Two stories dominate today's French papers: government monitoring of a Le Monde journalist, and the use of a tram to remove Roma people from a camp. Both fuel debate about President Nicolas Sarkozy’s handling of domestic issues. That’s the focus for this review of the French press, Friday 2nd September 2011.
Le Monde leads with: “Comment les services secrets ont espionné Le Monde” (How French secret services spied on Le Monde). The paper says it has proof French counter-intelligence services spied on its journalist Gerard Davet in July of last year in a bid to uncover his sources as he investigated the L'Oréal heiress scandal. That scandal centres on possible links between France’s richest woman, Liliane Bettencourt, and President Nicolas Sarkozy’s government. It raises all kinds of questions about possible illegal party funding, possible tax evasion and possible money laundering.
Le Monde’s editorial “Press freedom and state lies” says this is an affair of state. Interior Minister Claude Guéant has said the phone call tracking was not bugging. The goal was to establish Davet’s sources for his reports, not to listen in on conversations. Le Monde says the government's monitoring is illegal.
Libération headlines “State liars” and shows photographs of Guéant, counter-intelligence boss Bernard Squarcini and Frédéric Pechenard, head of the police. The paper says the police acted in “full violation of the law”. And this after denying spying allegations in the past at the highest level. Its editorial writer Nicolas Demorand says the government “used counter-intelligence to prevent journalists doing their work”. He argues “the ramifications could be explosive” for the Sarkozy government. Libération is also reporting that investigative journalists in France are being doubly cautious.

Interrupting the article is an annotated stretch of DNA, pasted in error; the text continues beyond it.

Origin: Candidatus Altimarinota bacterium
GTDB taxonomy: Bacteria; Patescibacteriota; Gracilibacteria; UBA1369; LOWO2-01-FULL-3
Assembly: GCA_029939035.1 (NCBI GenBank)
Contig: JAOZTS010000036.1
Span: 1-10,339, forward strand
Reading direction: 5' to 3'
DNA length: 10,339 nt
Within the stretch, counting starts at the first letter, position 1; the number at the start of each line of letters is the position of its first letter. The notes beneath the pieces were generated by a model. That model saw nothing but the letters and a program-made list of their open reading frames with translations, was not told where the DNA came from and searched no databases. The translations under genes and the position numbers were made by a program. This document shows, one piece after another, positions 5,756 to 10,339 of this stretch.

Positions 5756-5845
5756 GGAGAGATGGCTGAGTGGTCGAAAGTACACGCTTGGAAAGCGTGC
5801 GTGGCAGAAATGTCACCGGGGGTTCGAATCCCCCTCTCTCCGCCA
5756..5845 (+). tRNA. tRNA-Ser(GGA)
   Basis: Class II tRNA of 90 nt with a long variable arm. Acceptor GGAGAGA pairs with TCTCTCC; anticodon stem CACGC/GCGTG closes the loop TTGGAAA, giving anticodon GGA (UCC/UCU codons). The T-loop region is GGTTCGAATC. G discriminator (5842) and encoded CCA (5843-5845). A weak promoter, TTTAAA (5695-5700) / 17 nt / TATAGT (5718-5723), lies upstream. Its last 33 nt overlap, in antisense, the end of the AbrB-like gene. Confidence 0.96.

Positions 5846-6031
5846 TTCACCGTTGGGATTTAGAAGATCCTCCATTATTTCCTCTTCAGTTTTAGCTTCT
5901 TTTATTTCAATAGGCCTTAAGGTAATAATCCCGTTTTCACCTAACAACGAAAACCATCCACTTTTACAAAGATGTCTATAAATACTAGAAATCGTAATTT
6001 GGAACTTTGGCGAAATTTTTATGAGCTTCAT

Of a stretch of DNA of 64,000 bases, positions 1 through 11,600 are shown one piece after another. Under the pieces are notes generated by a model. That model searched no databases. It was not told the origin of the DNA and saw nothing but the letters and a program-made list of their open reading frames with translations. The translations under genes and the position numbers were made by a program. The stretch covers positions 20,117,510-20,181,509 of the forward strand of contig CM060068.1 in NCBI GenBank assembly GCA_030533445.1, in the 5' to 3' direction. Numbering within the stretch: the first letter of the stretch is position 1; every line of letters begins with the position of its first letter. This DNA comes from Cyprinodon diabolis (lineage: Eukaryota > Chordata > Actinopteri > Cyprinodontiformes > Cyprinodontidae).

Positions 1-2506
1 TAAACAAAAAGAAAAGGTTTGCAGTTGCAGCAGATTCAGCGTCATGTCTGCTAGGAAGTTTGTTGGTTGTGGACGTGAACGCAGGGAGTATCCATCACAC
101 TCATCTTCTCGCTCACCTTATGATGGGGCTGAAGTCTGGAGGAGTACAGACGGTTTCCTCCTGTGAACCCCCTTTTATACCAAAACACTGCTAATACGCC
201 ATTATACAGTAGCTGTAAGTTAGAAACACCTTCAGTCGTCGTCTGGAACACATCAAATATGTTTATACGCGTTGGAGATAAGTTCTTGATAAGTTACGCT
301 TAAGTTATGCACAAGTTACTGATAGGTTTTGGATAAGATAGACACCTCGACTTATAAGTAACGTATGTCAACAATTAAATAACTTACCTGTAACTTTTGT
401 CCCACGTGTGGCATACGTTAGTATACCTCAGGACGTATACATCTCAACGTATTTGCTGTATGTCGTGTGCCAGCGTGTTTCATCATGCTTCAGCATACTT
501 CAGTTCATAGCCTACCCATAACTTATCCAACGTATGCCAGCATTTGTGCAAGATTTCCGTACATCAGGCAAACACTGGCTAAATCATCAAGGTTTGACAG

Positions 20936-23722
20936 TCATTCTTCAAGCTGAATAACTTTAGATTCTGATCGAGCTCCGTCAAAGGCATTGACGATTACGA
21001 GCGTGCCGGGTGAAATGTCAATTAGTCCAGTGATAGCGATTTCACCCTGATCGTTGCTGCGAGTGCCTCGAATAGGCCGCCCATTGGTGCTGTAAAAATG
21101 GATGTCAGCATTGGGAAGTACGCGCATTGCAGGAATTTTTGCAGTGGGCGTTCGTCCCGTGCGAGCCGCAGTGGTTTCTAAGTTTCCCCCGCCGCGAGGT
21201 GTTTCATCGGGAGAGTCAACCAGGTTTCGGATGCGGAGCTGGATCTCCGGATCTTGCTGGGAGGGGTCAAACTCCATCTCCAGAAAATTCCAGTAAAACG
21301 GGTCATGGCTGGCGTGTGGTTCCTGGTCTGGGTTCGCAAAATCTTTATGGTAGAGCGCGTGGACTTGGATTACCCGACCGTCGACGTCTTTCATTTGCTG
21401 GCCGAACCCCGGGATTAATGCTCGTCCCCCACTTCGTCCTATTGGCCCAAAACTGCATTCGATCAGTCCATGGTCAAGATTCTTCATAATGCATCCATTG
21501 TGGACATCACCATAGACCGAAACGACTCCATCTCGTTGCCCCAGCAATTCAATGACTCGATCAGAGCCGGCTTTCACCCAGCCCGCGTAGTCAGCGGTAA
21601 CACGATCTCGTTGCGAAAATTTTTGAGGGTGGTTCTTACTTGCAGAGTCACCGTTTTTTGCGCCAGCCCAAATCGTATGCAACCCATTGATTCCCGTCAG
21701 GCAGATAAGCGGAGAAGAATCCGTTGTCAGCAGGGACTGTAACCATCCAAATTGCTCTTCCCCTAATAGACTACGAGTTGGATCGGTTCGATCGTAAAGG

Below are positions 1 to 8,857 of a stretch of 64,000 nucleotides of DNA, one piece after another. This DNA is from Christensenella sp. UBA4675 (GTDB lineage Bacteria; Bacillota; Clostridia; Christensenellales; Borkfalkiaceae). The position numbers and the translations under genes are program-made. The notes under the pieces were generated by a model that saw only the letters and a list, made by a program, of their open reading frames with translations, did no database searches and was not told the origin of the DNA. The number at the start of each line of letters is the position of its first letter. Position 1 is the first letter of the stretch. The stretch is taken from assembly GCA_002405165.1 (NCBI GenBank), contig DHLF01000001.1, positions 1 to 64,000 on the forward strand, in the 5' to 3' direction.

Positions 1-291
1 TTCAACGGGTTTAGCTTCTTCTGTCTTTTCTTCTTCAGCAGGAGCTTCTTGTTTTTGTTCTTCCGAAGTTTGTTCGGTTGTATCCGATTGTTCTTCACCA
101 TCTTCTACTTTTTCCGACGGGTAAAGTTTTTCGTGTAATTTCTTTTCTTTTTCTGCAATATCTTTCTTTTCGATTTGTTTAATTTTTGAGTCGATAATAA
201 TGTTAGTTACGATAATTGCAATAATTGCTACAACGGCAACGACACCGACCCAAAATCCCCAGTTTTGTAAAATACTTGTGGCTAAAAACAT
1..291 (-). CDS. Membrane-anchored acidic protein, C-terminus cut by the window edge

You can also check out James Creedon's Mediawatch slot from last night for more on this story.
The other main news in France is outrage over the use of a tram to transport a group of Bulgarian and Romanian Roma people from a camp. The free paper 20 Minutes reports on the incident, which occurred between the northern Paris suburbs of Saint Denis and Bobigny on Wednesday morning. The police wanted to disperse 150 people. However, the commandeering of public transport in this way has sparked furious debate as it echoes the transportation of 13,000 Jews from France in July 1942 during the Second World War. Another free paper, “Metro”, reports that the RATP, Paris’s public transport service, denies any responsibility for the use of a tram. The RATP CEO Pierre Mongin says: “I am not responsible for what was a police operation”.
Libération, on the same story, quotes Interior Ministry spokesman Pierre-Henry Baudet saying "there was no requisitioning", instead "a tram was made available". That has raised questions about who made the decisions. It has infuriated the opposition Europe Ecology party, which says the expulsion "recalls the darkest hours of France’s history".